Rozarii Lynch, photo
You’ve been a Valkyrie in this production of the Ring for many years.
Yes, the first time I was involved was in the 2001 Die Walküre, I sang Schwertleite. I sang that role again in 2005, and switched to Waltraute (in Die Walküre) last time, in 2009. This summer I’m back to Schwertleite again.
What do you remember from that first experience, in 2001? What were the headlines?
That may have been my first time working with Stephen [Wadsworth, the stage director], and I was a bit overwhelmed by the detail of the staging. And I remember the amazing camaraderie of the people involved. And another thing—my husband, Greer Grimsley, who is singing Wotan now. But he sang Donner and Gunther that summer. And it was a different experience living with a Donner-Gunther than a Wotan!
For Greer, singing Gunther was a little bit like wearing the wrong size clothes. Mentally and emotionally, he was already heading towards Wotan...he was a good team player, that summer, but I think he was itching to tackle the bigger role. It took him two years to learn it, during which I coined the phrase "Wagner widow."
Chris Bennion, photo
When I remember Ring summers gone by, it seems like the nine of you are ALWAYS rehearsing that Valkyrie scene. Is there any scene, in any opera, more dense in terms of the staging—the thousands of tiny details that add up to make it so entertaining?
The only thing I’ve ever done that compares was the Peter Brook Tragedy of Carmen. I did that in 1987, and I can still remember the staging—it was that detailed, that specific. Within a very tight framework, Brook convinced us that in fact we had a great deal of artistic leeway as performers. And though the challenge was much greater as an actor, he was absolutely right. The same is the case with this Valkyrie scene.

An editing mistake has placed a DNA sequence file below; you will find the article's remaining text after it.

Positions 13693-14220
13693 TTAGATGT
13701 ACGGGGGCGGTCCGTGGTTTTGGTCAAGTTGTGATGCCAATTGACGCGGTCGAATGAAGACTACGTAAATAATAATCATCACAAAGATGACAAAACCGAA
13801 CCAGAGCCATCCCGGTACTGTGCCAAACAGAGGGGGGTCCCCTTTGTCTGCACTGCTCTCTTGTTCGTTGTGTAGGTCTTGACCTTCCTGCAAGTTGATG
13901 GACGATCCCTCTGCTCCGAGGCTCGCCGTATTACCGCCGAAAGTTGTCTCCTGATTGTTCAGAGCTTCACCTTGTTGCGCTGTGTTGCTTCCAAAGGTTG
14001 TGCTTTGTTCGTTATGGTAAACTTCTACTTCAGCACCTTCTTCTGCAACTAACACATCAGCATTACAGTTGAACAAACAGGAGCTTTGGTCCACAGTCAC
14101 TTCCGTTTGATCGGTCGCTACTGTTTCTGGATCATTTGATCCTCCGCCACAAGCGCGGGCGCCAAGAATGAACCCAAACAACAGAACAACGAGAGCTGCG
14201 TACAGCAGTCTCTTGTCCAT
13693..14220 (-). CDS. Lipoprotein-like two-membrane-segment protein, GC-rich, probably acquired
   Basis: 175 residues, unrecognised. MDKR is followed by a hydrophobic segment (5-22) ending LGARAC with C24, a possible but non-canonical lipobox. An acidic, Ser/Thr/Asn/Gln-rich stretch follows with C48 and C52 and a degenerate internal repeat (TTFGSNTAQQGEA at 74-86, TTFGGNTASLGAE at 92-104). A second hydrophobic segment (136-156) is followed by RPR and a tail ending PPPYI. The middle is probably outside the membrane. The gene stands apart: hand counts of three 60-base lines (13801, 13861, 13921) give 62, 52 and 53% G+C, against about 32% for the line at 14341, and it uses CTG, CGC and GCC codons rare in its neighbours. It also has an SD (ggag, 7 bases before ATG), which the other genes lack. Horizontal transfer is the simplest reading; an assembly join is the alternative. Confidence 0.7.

Does Stephen Wadsworth’s staging of the Valkyrie scene change from year to year, as the cast changes?
No, in fact, another singer had done my part, Schwertleite, in 2000, when Seattle Opera did a half-Ring with just Das Rheingold and Die Walküre. So in 2001, I was put into the part and followed her blocking. In the years since, I’ve helped other women who were new to the scene. We share this swashbuckling, swaggering attitude; that’s the tone for the scene—at least until Brünnhilde enters.
Sometimes it can be hard to tell all the Valkyries apart. Could you remind us: which one is Schwertleite?
She has a great sense of humor, and is always trying to evoke a response with her sisters.
Chris Bennion, photo
You like getting a rise out of them...like in that moment when you kiss the severed head.
Yes, I think they appreciate my sense of humor. The thing is, Schwertleite is grounded. If she’s laughing, everything is okay.
How did you and Stephen develop this personality for your Valkyrie?
Stephen is so empathetic. There was a framework, but he gave me the leeway to improvise a little bit, and as soon as I started playing with these body part props we had for the scene, he loved it and said, “Go with it!”
And is Waltraute, the Valkyrie you sang in 2009, very different?
Yes, she’s more serious, more of a stoic personality. She has a leadership role among the sisters—that much is written in the music and text.
Chris Bennion, photo
Now, many of these years you’ve performed both as a Valkyrie and a Norn.